School of Education Counseling and Psychology in Education
Scaffolding, Word learning, Symbolic development, Video
Young children struggle to learn new words presented on video, but adult co-viewers can support them by providing scaffolds that explicitly connect the video and real world. In this study, we asked whether scaffolding facilitates children’s symbolic understanding of the video, such that they will subsequently transfer labels from video to real referents. Sixty-three 30-month-olds and 61 36-month-olds participated in a series of three word learning trials in one of three conditions. In the supportive condition, an in-person adult explicitly drew connections between each on-screen object and the corresponding real object in the room with the child. In the unsupportive condition, the in-person adult provided similar-length statements about the objects but did not draw connections between them. In the partial scaffold condition, the in-person adult provided the supportive scaffolds for the first two trials and the unsupportive version for the third trial. At 30 months, children selected the correct object on the third trial more often in the supportive than the unsupportive scaffold condition, and performance in the partial scaffold condition fell in between. At 36 months, performance on the third trial did not differ across conditions. The results showed that experiencing the scaffold twice was not enough to reliably support 30-month-olds in learning to think symbolically on the third trial; rather, they appeared to rely on the adult to connect the video image with its specific real-world referent. At 36 months, however, children did not rely on the adult scaffold to apply the video label to the real-world objects.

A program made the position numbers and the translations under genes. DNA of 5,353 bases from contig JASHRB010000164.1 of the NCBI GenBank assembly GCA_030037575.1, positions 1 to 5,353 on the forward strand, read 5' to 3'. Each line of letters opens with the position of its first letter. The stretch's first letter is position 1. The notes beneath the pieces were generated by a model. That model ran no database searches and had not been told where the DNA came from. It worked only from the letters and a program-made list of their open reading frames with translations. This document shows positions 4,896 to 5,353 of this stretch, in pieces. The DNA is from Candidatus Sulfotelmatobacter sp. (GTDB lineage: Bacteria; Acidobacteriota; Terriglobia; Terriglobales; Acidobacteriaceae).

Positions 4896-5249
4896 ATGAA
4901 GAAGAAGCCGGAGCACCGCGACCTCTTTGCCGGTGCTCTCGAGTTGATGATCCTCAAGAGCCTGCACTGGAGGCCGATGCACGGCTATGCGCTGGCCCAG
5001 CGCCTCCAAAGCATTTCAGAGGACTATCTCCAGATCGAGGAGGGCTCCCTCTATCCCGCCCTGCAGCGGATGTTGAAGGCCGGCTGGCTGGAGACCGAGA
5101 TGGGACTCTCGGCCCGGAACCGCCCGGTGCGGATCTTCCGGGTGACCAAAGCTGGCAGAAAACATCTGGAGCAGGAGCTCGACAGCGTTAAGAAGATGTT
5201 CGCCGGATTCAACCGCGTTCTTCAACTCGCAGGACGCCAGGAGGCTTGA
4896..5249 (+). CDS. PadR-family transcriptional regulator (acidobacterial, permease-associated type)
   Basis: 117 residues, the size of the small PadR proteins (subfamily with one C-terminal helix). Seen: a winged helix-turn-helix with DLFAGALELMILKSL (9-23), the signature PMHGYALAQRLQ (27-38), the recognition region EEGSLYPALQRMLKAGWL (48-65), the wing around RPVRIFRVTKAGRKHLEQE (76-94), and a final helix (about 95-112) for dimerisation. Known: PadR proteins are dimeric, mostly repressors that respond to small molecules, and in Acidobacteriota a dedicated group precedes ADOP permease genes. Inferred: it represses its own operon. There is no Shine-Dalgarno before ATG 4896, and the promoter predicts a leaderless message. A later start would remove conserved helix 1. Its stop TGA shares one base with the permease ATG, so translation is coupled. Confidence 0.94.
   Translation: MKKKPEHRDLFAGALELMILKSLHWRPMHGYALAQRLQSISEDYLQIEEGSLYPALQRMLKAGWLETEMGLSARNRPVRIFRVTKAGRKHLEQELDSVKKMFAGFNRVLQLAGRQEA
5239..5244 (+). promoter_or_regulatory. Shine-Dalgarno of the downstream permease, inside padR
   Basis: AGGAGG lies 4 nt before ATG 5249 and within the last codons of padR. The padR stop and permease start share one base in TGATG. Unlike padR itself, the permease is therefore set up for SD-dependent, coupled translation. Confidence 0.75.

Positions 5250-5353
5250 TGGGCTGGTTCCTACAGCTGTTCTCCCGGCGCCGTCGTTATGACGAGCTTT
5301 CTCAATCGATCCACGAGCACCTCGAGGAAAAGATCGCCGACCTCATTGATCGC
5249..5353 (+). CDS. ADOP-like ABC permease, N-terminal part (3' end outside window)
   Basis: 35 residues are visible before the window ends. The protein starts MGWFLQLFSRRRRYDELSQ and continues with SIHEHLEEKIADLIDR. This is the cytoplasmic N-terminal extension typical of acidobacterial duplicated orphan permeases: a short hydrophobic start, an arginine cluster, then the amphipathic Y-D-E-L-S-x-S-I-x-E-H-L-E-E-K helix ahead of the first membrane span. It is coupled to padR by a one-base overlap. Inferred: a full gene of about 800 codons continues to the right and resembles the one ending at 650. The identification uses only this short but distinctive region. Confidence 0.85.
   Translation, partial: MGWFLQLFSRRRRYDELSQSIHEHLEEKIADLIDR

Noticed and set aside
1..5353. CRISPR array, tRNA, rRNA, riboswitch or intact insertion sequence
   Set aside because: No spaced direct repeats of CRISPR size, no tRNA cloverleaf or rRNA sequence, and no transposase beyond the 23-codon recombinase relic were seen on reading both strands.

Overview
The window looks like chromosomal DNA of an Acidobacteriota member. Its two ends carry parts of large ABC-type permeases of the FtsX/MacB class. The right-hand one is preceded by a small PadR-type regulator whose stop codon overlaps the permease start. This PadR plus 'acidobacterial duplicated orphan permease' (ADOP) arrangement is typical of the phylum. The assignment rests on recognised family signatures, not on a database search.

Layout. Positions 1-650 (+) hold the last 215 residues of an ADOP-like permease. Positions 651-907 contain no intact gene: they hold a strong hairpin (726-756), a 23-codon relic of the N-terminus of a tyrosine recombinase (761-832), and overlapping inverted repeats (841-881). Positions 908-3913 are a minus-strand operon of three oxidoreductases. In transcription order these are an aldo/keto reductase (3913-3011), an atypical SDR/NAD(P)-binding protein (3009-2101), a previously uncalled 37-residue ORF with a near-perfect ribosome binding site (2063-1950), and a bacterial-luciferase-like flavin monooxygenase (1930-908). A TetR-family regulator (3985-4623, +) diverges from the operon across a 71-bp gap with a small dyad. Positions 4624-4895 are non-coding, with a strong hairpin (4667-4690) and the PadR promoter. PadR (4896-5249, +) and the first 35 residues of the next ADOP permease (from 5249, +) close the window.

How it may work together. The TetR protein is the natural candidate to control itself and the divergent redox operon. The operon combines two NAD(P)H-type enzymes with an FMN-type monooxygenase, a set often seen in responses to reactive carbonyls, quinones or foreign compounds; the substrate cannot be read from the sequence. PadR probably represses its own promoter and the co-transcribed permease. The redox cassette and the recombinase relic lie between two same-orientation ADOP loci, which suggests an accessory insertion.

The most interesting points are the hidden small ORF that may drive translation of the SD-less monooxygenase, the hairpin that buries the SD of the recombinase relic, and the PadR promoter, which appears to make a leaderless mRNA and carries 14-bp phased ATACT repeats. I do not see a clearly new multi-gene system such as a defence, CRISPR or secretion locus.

Infant Behavior and Development
© 2021. This manuscript version is made available under the CC-BY-NC-ND 4.0 license http://creativecommons.org/licenses/by-nc-nd/4.0/
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Strouse, G. A., & Ganea, P. A. (2021). Learning to learn from video? 30-month-olds benefit from continued use of supportive scaffolding. Infant Behavior and Development, 64, 101574. Special Issue: Digital media and children under 3 years of age. https://doi.org/10.1016/j.infbeh.2021.101574
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